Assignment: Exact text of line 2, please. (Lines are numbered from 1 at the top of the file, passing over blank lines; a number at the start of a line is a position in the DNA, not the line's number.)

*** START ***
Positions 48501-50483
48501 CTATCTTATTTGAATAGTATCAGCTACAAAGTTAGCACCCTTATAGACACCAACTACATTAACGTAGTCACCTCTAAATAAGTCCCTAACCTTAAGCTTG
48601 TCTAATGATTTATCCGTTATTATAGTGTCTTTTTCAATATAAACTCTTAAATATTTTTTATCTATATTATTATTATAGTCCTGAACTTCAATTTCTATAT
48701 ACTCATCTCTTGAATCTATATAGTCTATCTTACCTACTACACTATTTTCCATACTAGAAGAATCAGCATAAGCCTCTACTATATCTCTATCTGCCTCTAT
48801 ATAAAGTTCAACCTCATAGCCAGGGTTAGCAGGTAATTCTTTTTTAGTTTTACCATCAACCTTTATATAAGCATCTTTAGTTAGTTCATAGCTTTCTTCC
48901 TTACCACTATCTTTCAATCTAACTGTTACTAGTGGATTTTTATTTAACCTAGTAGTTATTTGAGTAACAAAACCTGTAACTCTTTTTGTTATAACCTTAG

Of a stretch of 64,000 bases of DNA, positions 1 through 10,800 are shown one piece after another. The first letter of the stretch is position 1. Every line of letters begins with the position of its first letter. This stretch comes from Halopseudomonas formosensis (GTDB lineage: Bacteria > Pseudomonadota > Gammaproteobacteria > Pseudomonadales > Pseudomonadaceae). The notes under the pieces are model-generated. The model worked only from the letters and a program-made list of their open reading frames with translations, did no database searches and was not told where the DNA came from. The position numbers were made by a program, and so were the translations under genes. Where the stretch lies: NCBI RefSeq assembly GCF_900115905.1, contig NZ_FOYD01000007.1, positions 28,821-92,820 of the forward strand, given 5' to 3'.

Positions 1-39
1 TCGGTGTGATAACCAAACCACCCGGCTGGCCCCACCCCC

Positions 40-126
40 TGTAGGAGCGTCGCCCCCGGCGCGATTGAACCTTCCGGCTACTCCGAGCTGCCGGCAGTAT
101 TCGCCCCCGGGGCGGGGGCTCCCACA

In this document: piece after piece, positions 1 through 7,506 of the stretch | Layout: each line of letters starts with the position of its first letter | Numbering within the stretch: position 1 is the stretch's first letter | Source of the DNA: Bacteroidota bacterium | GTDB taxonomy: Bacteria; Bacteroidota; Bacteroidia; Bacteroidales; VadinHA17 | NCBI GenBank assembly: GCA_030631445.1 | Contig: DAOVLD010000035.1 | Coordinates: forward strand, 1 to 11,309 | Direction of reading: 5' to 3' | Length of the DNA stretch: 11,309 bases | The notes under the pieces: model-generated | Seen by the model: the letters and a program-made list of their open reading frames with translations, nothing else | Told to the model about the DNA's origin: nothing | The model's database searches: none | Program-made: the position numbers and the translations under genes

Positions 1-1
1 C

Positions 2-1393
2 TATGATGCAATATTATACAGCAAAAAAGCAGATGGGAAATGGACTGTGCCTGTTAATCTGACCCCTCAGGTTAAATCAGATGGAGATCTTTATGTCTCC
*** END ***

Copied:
48501 CTATCTTATTTGAATAGTATCAGCTACAAAGTTAGCACCCTTATAGACACCAACTACATTAACGTAGTCACCTCTAAATAAGTCCCTAACCTTAAGCTTG